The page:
Hardwood floors have been around for many decades and have since lingered in the back of homeowners’ minds. “Do I take the step? Is it worth it? Must cost a fortune.” And so, without the real numbers in mind, the plans get postponed. But do they have to?
The way to get as close as possible to a real number when it comes to the process of installing hardwood floors is to consider every little detail and potential hidden costs that might pop up along the way.
A floor with a view
It’s no secret that a good-looking floor can be a delight for anyone, but other aspects that make this a good investment are durability, timelessness, and effortless styling.
A good wood floor can withstand the test of time, all while keeping an air of elegance and ultimately matching any furniture and design details you may choose. It can even upscale your current furniture and give it a fresh look.
And with the range in color, grain, wood type, and finish – you have all the variety you need to make the right choice for your home.
Factors to consider when budgeting
As mentioned, with such a wide range to choose from, the prices also vary.
When talking about wood type you have:
Native wood, costing from $3 to $5, whereas exotic is between $8 and $13.
You also have the quality which goes from basic $3 to $5, mid-range $5 to $10, and high-end $8 to $13.
Then comes installation:
First comes removal, which can vary between $1.95 and $4.33 per square foot. This step can be replaced with sub-floor leveling if there is no previous flooring, and the price for this is between $2 and $30/sqft, depending on how drastic the need for leveling is.
Next, we have the installation of the hardwood floor. This can be done in several ways and might require different types of insulation beforehand. Installation can range between $4 to $10/sq. ft., and here you also need to keep in mind the additional materials required, like adhesive, staples, trims, baseboards, and moldings. For example, a simple pack of staples can run up to $50.
After the floor has been properly installed, the finish comes into play. Water-based, oil-based, moisture cure, shellac, wax, glossy finish, matte finish… Again, the extent to which you can customize your floors is unbelievable. The finishing job can go from $3.25 to $5.
More costs that might not cross your mind initially include: heavy-duty furniture around the house – the moving also becomes an extra charge, shipping fees, and taxes.
Lastly, the aftermath of having new floors is all about maintenance. Seeing as they can up the price of your home considerably, they are worth looking after. Buy yourself the best robot vacuum for hardwood floors and be careful when moving furniture.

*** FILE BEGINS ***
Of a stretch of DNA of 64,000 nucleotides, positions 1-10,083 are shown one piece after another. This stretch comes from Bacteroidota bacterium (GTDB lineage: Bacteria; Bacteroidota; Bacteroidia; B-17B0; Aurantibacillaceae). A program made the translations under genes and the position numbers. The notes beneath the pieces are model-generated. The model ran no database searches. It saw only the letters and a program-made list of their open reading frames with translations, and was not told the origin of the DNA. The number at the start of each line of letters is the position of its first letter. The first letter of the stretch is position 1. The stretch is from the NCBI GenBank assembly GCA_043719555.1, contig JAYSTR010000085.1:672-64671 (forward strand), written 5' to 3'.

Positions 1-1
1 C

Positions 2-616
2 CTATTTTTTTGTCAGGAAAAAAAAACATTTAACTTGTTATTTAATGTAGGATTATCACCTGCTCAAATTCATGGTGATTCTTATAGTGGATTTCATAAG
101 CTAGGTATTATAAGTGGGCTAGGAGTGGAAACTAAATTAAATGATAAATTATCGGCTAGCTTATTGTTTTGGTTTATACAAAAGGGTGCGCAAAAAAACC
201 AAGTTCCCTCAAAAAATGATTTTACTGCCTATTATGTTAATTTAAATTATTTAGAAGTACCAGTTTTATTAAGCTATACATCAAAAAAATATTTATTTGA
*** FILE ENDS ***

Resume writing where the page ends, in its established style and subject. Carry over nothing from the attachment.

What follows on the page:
Be sure to always double-check and also prepare an extra 10% in the event of unexpected costs.
Factors that might lower the cost
No feeling is better than realizing you can save money right before you’re about to spend it. There are ways to make this floor renovation both a dream come true and a steal.
Clearance, Sale, Deal, and other words that sound just right
Stores always have periods when their products go on clearance. Or when they have a good sale. Think Black Friday, Memorial Day, and so on. Just choose a few types of floors that you like and keep your eye on them. You might be getting a great deal if you wait an extra week.
If push comes to shove, you can also downgrade on quality and still have a nice outcome.
DIY as much as possible
The demolition job, fixing the sub-floor, buying everything yourself at the best price, and even installing the floors yourself. If you feel up to the task and have a few helping hands around, you might save yourself a couple thousand.
In case you can’t DIY, evaluate the bids and get the best offer on the job.
Think of your home
Think of what is the best option for you that won’t require another renovation for a very long time.
If moisture or heat pose a problem, get engineered floors, as it puts up better. If heavy traffic is the issue, hardwood is more durable and can be sanded and refinished multiple times.
Overall, wood flooring is also beneficial to your heating bill, since wood stores and evenly distributes heat.
Maybe don’t start over?
If you already have hardwood floors, but they seem dusty, scratched, and quite frankly outdated – don’t change them yet. All you might need is just a good old restoration job: sanding and a new finish.
If it sounds like too much work, just start with a swatch in a corner, you might be surprised with the results.
To wrap it up
All homeowners dream of feeling peaceful at the end of a long day of work, and part of this peace means the comfort they allow themselves to live in.
If you feel that the time is right, treat yourself to a comfortable floor that will remain timeless.